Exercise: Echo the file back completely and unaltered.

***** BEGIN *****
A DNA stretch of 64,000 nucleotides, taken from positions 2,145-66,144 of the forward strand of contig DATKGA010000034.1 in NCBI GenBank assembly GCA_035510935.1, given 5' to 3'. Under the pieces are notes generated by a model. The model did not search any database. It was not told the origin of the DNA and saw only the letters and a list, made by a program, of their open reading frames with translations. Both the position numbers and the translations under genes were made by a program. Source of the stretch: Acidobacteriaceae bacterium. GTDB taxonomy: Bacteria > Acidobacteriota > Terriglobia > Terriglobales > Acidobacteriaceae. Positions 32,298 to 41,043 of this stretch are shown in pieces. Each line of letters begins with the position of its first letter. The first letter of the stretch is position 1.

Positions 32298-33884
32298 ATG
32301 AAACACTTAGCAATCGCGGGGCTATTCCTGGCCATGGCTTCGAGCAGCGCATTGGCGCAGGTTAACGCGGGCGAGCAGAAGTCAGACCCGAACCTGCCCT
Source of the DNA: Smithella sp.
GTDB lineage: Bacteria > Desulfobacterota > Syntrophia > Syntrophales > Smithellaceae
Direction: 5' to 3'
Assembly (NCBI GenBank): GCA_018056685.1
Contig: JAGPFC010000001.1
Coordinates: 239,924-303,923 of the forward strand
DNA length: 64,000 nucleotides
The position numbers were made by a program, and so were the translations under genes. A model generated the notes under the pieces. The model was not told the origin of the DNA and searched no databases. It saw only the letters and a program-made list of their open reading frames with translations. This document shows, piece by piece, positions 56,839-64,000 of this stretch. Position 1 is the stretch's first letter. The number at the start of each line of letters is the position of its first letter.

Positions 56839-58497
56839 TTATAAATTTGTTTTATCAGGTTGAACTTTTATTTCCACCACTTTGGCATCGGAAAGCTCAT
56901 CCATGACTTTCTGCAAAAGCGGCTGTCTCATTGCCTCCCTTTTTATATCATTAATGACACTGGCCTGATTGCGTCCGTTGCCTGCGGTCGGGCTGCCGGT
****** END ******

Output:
A DNA stretch of 64,000 nucleotides, taken from positions 2,145-66,144 of the forward strand of contig DATKGA010000034.1 in NCBI GenBank assembly GCA_035510935.1, given 5' to 3'. Under the pieces are notes generated by a model. The model did not search any database. It was not told the origin of the DNA and saw only the letters and a list, made by a program, of their open reading frames with translations. Both the position numbers and the translations under genes were made by a program. Source of the stretch: Acidobacteriaceae bacterium. GTDB taxonomy: Bacteria > Acidobacteriota > Terriglobia > Terriglobales > Acidobacteriaceae. Positions 32,298 to 41,043 of this stretch are shown in pieces. Each line of letters begins with the position of its first letter. The first letter of the stretch is position 1.

Positions 32298-33884
32298 ATG
32301 AAACACTTAGCAATCGCGGGGCTATTCCTGGCCATGGCTTCGAGCAGCGCATTGGCGCAGGTTAACGCGGGCGAGCAGAAGTCAGACCCGAACCTGCCCT
Source of the DNA: Smithella sp.
GTDB lineage: Bacteria > Desulfobacterota > Syntrophia > Syntrophales > Smithellaceae
Direction: 5' to 3'
Assembly (NCBI GenBank): GCA_018056685.1
Contig: JAGPFC010000001.1
Coordinates: 239,924-303,923 of the forward strand
DNA length: 64,000 nucleotides
The position numbers were made by a program, and so were the translations under genes. A model generated the notes under the pieces. The model was not told the origin of the DNA and searched no databases. It saw only the letters and a program-made list of their open reading frames with translations. This document shows, piece by piece, positions 56,839-64,000 of this stretch. Position 1 is the stretch's first letter. The number at the start of each line of letters is the position of its first letter.

Positions 56839-58497
56839 TTATAAATTTGTTTTATCAGGTTGAACTTTTATTTCCACCACTTTGGCATCGGAAAGCTCAT
56901 CCATGACTTTCTGCAAAAGCGGCTGTCTCATTGCCTCCCTTTTTATATCATTAATGACACTGGCCTGATTGCGTCCGTTGCCTGCGGTCGGGCTGCCGGT